A few years back, it was reported in the British Medical Journal
that for every hour a person walks, he adds an hour to his life. But walking not only helps you live longer
, it also helps you live better.
It’s good for your bones and your brain, and it reduces your risk of heart attack and stroke. It burns calories too. One study from the Center for Physical Activity and Health at the University of Tennessee in Knoxville found that women who take 10,000 steps per day have lower body-fat ratios and hip circumferences than their less active peers.
Sounds good, right? The problem is that many of us fall short of the 10,000 steps a day that health experts, including the Cleveland Clinic’s Michael Roizen, M.D., say are essential for health. “Most people only get between 3,000 and 5,000 steps a day as part of their normal routine,” says Dr. Roizen. Even he makes it a priority to count his strides. “I wear a pedometer every day, and if I’m below 10,000 steps at the end of my day, I go for a walk until I hit the magic number,” he says. Dr. Roizen says he often recruits his wife or a neighbor to join him on these evening walks around the neighborhood.
Before You Walk
Tracking your steps with a pedometer is one key to walking success, says Dr. Roizen. Another is recording some basic health information before starting a new routine. “Writing down results, and keeping track of how your body changes inside and out over the weeks and months, gives you proof of the healthy changes you’re making,” he says. A few ways to do it:
Before your first walk, check your blood pressure at your local pharmacy. Recheck once a month.
Time yourself at a track. Walk four laps around the track and see how many minutes it takes you to walk one mile. Retest yourself after one month of consistent walking.
Measure your waist circumference and your weight. Take these measurements once a week.
Schedule a visit with your physician and request these tests: lipid panel, vitamin D and C-reactive protein. Check these levels again after six months of consistent walking.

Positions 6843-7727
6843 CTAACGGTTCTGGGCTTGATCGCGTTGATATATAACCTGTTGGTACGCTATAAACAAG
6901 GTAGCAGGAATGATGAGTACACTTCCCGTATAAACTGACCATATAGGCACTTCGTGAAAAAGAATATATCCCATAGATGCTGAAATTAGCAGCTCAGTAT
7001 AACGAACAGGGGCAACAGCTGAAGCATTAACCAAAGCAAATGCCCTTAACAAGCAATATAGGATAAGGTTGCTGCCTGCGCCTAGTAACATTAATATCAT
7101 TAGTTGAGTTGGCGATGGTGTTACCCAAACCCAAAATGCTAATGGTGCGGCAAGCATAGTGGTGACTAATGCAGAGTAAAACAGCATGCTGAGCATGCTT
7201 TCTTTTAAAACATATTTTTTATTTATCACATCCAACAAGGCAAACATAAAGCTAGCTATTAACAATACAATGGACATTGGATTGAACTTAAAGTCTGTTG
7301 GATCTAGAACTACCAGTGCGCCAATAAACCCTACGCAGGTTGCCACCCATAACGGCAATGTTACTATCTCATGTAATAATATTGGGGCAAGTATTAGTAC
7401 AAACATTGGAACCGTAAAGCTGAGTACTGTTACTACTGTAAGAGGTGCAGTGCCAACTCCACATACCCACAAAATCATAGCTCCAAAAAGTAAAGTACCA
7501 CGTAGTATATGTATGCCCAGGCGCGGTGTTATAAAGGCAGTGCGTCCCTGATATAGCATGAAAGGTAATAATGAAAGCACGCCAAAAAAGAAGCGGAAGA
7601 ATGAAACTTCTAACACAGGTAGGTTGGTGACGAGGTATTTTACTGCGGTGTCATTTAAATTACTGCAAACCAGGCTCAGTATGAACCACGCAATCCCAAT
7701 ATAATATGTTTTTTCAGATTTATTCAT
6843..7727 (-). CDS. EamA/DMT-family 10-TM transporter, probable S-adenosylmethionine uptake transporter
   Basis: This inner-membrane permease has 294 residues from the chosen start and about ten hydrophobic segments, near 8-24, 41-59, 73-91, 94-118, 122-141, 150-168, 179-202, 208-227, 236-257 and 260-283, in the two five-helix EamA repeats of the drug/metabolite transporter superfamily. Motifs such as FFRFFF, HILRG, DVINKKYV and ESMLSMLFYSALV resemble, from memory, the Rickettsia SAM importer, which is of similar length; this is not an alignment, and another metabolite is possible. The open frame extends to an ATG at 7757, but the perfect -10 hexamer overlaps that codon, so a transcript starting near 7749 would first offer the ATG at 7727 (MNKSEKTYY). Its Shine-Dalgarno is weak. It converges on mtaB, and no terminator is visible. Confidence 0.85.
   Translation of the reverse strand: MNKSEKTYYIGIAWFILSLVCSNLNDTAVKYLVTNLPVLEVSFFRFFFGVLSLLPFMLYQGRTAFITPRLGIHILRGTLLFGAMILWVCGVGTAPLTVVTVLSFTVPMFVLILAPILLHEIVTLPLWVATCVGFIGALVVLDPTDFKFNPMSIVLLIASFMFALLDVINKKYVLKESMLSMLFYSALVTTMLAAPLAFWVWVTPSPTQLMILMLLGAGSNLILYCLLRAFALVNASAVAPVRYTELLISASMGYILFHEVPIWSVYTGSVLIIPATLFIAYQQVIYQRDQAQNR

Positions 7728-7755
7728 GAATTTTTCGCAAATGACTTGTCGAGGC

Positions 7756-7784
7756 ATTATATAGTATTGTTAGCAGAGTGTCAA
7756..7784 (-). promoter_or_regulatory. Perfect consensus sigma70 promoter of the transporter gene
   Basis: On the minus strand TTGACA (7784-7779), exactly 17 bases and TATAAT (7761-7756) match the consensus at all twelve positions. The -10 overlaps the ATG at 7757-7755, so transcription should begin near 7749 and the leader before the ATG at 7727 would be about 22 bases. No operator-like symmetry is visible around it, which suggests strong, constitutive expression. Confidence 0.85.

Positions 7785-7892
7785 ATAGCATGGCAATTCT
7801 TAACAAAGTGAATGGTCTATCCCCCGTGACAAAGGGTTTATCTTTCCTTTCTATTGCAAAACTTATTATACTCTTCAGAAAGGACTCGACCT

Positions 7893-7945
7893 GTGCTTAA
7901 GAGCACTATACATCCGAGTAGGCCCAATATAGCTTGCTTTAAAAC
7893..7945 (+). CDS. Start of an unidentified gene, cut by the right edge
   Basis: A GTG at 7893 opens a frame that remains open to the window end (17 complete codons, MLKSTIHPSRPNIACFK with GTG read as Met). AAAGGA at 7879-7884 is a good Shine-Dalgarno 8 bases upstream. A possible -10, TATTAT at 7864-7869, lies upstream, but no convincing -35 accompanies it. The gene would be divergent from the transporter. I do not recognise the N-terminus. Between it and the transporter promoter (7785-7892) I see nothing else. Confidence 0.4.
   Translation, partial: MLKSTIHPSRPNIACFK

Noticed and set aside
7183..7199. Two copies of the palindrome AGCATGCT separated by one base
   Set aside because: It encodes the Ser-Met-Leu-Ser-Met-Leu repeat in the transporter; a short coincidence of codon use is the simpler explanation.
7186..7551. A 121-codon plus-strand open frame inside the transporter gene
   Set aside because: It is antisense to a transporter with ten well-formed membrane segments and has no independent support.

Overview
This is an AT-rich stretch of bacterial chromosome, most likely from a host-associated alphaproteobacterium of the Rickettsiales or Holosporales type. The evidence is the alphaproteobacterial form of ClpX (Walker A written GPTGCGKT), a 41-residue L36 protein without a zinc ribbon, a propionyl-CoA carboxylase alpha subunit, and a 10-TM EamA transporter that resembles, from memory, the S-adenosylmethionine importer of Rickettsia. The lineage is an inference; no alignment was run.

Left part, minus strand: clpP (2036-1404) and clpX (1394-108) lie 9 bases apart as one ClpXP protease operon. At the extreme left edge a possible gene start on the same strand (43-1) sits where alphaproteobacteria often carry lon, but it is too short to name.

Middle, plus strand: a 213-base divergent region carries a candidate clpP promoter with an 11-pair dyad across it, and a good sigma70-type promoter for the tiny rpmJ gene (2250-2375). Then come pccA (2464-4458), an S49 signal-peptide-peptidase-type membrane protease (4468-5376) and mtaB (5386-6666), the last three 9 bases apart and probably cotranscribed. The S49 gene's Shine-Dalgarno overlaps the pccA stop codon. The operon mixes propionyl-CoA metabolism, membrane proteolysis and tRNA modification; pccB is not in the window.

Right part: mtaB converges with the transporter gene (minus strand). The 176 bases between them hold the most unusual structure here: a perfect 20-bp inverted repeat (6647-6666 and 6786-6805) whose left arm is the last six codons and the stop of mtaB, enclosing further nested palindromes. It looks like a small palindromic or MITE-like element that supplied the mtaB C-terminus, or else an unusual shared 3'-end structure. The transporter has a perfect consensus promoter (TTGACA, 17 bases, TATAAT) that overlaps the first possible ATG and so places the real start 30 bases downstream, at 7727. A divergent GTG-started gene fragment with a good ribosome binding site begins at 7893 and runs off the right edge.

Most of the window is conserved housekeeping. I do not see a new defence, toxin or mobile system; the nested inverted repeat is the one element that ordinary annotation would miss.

Here are two walks that will get you on your way to hitting that magic number. The first one is designed for people who are just starting out; the second one is for walkers who are ready for a new challenge. As you start out or continue on your walking journey, join our Facebook group “I do it 10,000 times a day!” and get support and motivation (and congratulations!) from other walkers.
What it is: First Steps Walk
How much time it takes: 10 to 30 minutes, including warm-up
Why do it: “This is a great way to ease into a new routine,” says Mark Fenton, author of The Complete Guide to Walking and host of the PBS series America’s Walking. If a 20-minute walk sounds daunting, start with just five minutes and add a minute every few days until you can go the distance. A few minutes of gentle warm-up exercises will get your blood flowing and help you loosen up.
How to do it:
Step 1: Warm up
Lift your right foot off the ground and do 10 ankle circles; repeat with your left foot.
Do a series of 10 pelvic circles (bending your knees slightly, move your hips around in a circle).
Stand on your right leg and gently swing your left leg front and back 15 times, holding onto a chair if necessary; switch legs and repeat.
Hold both arms out to your sides at shoulder height and do 10 arm circles to the back and then 10 to the front.
Reach for the sky with both arms and release; repeat three times.
Roll up onto your toes, then back onto your heels; repeat three times.
Walk for two minutes at a comfortable (but faster-than-window-shopping) pace.
Step 2: Walk
Pick up the pace for up to 20 minutes or for as long as you can. During the first couple of weeks, you might be able to walk for only a few minutes, says Dr. Roizen, but don’t get discouraged. “In about eight weeks, by gradually adding steps every day, you should be able to reach the 10,000 steps a day goal,” he says.
Step 3: Cool down
Slow to warm-up pace and walk for up to five more minutes.